Memory as Skill

Review of Philosophy and Psychology 14 (3):833-856 (2022)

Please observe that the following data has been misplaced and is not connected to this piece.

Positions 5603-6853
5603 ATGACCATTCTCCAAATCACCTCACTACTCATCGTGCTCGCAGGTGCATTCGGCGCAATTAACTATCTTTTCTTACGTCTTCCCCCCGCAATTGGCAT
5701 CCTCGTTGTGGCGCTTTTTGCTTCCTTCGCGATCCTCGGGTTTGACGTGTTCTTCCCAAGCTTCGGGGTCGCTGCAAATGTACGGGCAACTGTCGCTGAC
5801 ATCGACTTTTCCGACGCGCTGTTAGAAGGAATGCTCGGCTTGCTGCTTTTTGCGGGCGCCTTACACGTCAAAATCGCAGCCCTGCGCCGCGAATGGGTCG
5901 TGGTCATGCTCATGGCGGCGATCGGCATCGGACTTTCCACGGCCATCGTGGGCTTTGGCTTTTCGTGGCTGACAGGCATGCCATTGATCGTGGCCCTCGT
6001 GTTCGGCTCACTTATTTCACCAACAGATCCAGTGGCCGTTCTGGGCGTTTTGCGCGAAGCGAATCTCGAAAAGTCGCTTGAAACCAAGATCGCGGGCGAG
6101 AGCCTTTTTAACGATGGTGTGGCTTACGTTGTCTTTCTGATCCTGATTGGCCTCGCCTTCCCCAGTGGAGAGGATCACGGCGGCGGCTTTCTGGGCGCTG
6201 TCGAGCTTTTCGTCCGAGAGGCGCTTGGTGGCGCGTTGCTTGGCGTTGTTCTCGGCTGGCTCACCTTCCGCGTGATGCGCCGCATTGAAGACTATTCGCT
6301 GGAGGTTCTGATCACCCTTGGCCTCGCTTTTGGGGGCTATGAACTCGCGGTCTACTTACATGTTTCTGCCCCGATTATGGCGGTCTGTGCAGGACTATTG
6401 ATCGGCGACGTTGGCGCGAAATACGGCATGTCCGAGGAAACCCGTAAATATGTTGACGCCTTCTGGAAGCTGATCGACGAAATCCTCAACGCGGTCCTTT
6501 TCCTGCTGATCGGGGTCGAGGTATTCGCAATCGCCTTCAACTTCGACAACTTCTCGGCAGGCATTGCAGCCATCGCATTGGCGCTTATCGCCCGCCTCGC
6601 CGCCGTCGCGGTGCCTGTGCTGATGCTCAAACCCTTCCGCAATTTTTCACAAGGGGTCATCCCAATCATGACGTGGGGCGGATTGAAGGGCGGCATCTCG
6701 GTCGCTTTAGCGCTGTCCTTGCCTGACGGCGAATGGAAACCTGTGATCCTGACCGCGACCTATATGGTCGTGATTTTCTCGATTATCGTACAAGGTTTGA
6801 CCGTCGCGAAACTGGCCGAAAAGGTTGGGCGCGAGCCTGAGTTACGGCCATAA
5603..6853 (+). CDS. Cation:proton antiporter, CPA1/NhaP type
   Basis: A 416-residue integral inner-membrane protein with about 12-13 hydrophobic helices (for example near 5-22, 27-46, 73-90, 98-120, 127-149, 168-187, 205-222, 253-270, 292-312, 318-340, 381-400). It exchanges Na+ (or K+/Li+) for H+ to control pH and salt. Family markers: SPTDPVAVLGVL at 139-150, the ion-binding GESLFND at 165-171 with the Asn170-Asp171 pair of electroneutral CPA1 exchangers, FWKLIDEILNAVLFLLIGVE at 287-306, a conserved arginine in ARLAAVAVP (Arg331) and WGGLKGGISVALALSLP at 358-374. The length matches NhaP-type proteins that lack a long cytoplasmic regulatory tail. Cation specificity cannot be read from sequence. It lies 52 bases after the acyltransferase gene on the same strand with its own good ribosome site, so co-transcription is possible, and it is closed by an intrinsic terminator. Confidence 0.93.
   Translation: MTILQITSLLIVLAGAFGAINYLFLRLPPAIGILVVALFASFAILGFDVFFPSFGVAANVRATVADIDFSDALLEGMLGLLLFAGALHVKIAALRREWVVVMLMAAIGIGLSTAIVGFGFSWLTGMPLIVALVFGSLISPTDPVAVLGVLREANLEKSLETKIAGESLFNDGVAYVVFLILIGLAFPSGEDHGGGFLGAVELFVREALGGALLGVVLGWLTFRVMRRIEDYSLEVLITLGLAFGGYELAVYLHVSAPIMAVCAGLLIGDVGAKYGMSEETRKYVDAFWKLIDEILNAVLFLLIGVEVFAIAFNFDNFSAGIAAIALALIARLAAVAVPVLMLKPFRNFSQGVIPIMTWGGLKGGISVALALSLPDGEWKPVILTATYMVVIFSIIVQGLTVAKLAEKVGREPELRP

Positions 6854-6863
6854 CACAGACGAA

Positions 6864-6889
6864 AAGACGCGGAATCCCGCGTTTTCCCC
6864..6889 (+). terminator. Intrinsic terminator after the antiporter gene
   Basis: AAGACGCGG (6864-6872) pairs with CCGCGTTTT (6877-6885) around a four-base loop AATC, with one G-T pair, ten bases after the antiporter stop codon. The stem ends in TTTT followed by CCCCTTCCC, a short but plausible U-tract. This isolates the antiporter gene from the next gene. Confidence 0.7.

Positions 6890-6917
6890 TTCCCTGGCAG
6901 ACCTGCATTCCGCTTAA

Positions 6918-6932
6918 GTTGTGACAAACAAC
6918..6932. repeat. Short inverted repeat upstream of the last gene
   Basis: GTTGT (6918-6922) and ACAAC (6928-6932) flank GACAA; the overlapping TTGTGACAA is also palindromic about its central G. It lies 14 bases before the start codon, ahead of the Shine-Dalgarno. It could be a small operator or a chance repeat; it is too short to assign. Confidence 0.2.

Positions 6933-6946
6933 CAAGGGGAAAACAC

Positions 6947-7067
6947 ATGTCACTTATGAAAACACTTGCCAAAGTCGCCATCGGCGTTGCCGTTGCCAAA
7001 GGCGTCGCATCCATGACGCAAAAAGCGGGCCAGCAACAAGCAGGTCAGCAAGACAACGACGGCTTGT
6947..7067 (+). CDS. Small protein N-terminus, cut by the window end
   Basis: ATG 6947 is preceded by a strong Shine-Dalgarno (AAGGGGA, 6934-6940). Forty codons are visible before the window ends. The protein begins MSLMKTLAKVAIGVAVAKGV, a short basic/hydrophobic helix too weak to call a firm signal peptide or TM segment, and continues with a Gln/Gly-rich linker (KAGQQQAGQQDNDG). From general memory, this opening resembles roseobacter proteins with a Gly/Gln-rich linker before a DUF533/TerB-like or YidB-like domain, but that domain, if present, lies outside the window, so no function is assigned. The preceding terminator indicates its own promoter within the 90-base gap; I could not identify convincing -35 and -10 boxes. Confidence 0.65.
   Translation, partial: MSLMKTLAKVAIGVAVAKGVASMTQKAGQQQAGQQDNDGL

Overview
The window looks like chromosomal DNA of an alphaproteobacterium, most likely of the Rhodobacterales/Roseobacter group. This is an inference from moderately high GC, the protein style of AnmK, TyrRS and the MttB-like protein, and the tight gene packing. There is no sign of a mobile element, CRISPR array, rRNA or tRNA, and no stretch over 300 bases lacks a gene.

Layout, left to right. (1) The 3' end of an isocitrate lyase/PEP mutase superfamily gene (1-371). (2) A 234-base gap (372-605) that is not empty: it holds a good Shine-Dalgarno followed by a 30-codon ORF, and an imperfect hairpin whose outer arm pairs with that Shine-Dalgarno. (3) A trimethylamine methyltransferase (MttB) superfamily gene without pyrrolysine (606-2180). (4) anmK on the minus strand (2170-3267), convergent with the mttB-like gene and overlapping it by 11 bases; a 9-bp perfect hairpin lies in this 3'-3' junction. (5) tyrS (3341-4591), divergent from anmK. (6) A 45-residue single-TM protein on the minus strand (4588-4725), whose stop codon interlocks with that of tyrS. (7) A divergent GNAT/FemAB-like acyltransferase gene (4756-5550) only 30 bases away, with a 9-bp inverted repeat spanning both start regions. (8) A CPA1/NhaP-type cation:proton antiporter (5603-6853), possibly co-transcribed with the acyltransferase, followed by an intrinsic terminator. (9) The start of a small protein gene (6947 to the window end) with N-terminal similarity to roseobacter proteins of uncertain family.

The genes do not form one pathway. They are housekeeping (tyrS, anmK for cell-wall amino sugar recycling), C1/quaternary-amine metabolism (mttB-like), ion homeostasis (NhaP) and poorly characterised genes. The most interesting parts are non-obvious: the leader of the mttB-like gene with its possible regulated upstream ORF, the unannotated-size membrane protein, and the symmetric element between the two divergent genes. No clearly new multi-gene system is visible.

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The temporal structure for motivating, monitoring, and making sense of agency depends on encoding, maintaining, and accessing the right contents at the right times. These functions are facilitated by memory. Moreover, in informing action, memory is itself often active. That remembering is essential to and an expression of agency and is often active suggests that it is a type of action. Despite this, Galen Strawson (Proceedings of the Aristotelian Society, 103, 227–257, 2003) and Alfred Mele (2009) deny that remembering is an action. They claim that memory fails to admit of control. Remembering is automatic—once remembering starts, the process can neither be stopped nor intervened on. Moreover, the agent does not initiate remembering. An agent has control over an event or process if and only if she has the capacity and opportunity to initiate and intervene on that event or process. Actions are events over which an agent has control. Since it is automatic, we fail to have control over remembering. Thus, remembering is not an action. In this paper, I draw out an assumption of Strawson’s and Mele’s accounts: an event-type whose tokens exhibit automaticity cannot, for that reason, be an action (§2). Against this assumption, I draw parallels between skilled bodily action and memory. I show that memory exhibits two defining features of skill: it can be learned with practice and it admits of attributions of excellence (§3). These features reveal how intelligent control is exerted in the exercise of skill despite apparent automaticity—control is gained over time (§4). Since exercises of skill are by definition actions and since memory exemplifies the defining features of skill, memory is a skill and instances of remembering are actions too.

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